To our immense convenience, Marta, dizzy and nauseous, rushes out of the car and choses to follow the commands of her revolting stomach just next to the entrance of a fancy hotel. She interrupts the evening shisha gathering of five moustached men in business suits that slurp with delight their sweetened cups of tea. Curious, either about her foreign appearance or her unhealthy look, one of them invites us for a seat and a glass of water that Marta accepts by collapsing on a couch while mumbling incomprehensible words of gratitude. Three minutes later the ugly ducks transform into clumsy swans, guided into a pink double room by somebody who insists on carrying at least one of our backpacks. An unexpected invitation to stay in a cosy hotel is definitely a beautiful and non-turbulent way of landing into the arms of Kurdistan. Care-free we dive into a set of fresh sheets. Still unable to comprehend the magnitude of our luck, we fall asleep while, in the background, a wide TV screen speaks Arabic over a hundred channels. Images of the wonders of Dubai, of men praying in the mosques of Mecca, of women in chadors shopping fancy clothes in flashy malls and of explosions and desperation all pop out in a repeating sequence from the screen. Overwhelmed we close eyes only to watch silently a vivid projection of a long day that brought us all the way from Mardin, pass the barbed wires of the Syrian border to the capital of Kurdish Iraq.
In the morning, breakfast is served on the second floor – orange juice, toasts and eggs, accompanied with tea and an interesting chat across the table. Abdullah, an Iraqi with some business in the States, shares with us his opinion on the current state of affairs, Kurdish nationalism and the situation in broken Iraq – that lived under fear but “at least was stable” in times of Saddam. One side of the story. The other could be lengthy told by the oppressed Shiite and the marginalised and persecuted non-Arab minorities in the times of the late dictator. Unfortunately, it seems that not much has changed since the former regime was toppled. Sunnis complain of a revenge taken by a largely Shia government, the fate of most minorities remains unchanged and a constant threat of ruthless terrorism gripples the country. The only side that seems to benefit recently are the Kurds who, spare some internal power struggles, are experiencing a sort of renaissance. In the past 10 years, their capital city Erbil has become an attractive holiday and work destination for rich Iraqis seeking a few days refuge from the car-bombs reality plaguing the rest of the country. The hatred for Saddam Hussein in the Kurdish region, methodically consolidated by the latter’s brutal policies, resulted in a general support for the US intervention in 2003. As a consequence, the oil-rich area was spared the devastations of war and enjoyed a boom of foreign investment that quickly transformed the tiny ancient town of Erbil into a modern business looking city.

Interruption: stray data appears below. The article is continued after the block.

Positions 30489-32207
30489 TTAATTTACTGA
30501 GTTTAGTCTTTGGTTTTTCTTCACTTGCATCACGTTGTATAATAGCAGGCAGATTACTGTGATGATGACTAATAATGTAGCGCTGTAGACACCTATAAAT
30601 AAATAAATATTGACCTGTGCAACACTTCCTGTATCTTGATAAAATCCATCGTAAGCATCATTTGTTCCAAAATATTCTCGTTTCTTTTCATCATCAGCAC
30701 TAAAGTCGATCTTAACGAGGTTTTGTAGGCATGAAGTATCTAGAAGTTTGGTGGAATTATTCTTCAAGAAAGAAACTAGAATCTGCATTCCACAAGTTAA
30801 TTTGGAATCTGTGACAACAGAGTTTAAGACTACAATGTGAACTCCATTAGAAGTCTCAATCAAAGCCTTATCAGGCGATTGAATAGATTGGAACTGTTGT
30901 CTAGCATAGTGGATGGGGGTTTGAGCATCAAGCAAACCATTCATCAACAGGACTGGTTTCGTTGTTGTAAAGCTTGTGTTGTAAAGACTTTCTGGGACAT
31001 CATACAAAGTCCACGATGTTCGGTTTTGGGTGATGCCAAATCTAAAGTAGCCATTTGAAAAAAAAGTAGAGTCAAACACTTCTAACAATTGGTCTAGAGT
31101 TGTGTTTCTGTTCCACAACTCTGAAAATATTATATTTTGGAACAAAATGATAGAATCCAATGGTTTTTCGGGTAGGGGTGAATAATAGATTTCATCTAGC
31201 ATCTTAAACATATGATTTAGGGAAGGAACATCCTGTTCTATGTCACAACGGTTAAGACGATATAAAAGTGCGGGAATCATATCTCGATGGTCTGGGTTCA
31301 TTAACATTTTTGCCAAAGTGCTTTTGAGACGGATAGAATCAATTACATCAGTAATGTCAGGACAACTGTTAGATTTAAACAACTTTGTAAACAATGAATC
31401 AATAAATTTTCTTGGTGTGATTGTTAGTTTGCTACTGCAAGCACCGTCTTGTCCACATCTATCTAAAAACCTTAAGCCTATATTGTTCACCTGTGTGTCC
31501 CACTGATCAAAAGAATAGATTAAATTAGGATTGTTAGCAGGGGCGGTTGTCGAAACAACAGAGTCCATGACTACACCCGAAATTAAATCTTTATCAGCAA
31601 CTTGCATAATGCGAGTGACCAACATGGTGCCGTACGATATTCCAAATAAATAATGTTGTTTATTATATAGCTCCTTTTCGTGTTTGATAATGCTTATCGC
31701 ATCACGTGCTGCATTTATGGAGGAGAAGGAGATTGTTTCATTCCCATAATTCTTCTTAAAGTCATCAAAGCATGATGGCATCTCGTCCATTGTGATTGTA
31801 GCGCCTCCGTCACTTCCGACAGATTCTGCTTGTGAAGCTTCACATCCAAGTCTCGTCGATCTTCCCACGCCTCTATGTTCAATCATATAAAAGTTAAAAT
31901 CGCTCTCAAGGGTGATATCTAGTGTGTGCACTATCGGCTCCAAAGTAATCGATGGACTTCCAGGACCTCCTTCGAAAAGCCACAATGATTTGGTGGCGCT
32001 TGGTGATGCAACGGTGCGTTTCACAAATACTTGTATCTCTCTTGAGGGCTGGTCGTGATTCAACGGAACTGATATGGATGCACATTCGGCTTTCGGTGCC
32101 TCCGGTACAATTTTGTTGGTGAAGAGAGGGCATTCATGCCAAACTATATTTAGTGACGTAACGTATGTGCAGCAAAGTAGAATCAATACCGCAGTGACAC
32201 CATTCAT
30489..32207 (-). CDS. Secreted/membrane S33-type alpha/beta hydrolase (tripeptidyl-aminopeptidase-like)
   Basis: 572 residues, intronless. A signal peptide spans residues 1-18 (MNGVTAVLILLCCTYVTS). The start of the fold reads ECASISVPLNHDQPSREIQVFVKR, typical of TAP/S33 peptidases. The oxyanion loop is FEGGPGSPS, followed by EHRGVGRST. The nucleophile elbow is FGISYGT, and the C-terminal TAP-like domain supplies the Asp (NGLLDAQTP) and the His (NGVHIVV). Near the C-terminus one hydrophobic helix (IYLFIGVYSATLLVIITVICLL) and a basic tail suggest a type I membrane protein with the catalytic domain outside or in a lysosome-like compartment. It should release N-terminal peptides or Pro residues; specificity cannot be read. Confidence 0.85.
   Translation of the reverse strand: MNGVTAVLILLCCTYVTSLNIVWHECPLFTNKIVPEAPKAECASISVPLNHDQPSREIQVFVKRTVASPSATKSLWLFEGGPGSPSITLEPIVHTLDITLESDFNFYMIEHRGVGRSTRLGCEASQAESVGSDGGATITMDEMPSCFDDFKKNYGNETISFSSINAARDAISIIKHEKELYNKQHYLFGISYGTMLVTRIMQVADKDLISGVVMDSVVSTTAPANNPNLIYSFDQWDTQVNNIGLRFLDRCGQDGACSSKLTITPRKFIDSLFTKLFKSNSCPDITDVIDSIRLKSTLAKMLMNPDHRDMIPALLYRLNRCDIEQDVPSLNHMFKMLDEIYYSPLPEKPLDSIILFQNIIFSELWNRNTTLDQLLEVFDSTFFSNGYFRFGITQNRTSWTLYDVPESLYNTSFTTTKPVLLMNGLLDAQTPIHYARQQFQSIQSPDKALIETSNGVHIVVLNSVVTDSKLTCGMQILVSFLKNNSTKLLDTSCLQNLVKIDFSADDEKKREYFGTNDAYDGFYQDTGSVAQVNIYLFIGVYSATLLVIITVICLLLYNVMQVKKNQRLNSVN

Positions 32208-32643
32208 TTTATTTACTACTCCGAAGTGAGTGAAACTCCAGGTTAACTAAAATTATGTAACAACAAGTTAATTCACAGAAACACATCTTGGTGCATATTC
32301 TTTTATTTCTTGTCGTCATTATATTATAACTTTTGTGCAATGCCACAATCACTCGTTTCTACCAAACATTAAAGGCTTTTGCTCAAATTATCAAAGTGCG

As we walk its streets we quickly surrender to reality some of our preconceptions about Iraq. Life in the Kurdish region goes on as normally as in any other war-free country around the world. Busy with their work, people rush around new and glossy office buildings in fancy cars and Toyota pick-ups, others drink tea in well-maintained green parks, watching little kids play around, and a third group entertain themselves shopping in the alleys of the big, lively bazaar around the citadel – the only construction in the city that speaks of its long history. Built on a hill made of the accumulated remains of pre-existing settlements and overlooking Erbil, this ancient fortress (6000 BC) is currently under reconstruction, in a project that aims to eventually turn it into a park museum. Although it claims to be one of the oldest inhabited cities on Earth, the former residents of the area have found new homes in the suburbs and the empty houses, slowly cooling down from the hassle of everyday life, reinforce our feeling that Erbil is determined to look only forward. In the only still functioning building of the citadel, a cute little mosque, we come across the local imam. Happy to converse, he smilingly admits that he is Sufi dervish who once had long dreadlocks hidden under his turban – a special sign of holiness according to the branch of Islam he belongs to. Unfortunately, when he went on hajj to Mecca, he had to cut them off to avoid potential troubles, since other groups of Muslims consider Sufism a sect and some of them greatly dislike them. In neighbouring Mosul many of the imam’s friends saw their dead in the hands of radical Salafists. ‘ A lot of people from other cities visit our mosque – he says – They hold my hand after prayers and talk to me. If I am to meet them out of Kurdistan, though, their behaviour, would be completely different. They never learnt that Islam is a matter of choice and all about peace and love.’ The imam smiles and smoothly switches the topic. ‘ Take a shepard’s stick and a rosary and walk down to the villages of the rural north-east, moving your head up and down swaying your dreads. That’s the way to earn for good the reverence of the locals. They will simply adore you!’ Entertained by the image of our holy friend, a self-styled Iraqi Bob Marley, hiking the mountains of his country and preaching the message of One Love we wave goodbye and quickly sink into the crowd outside.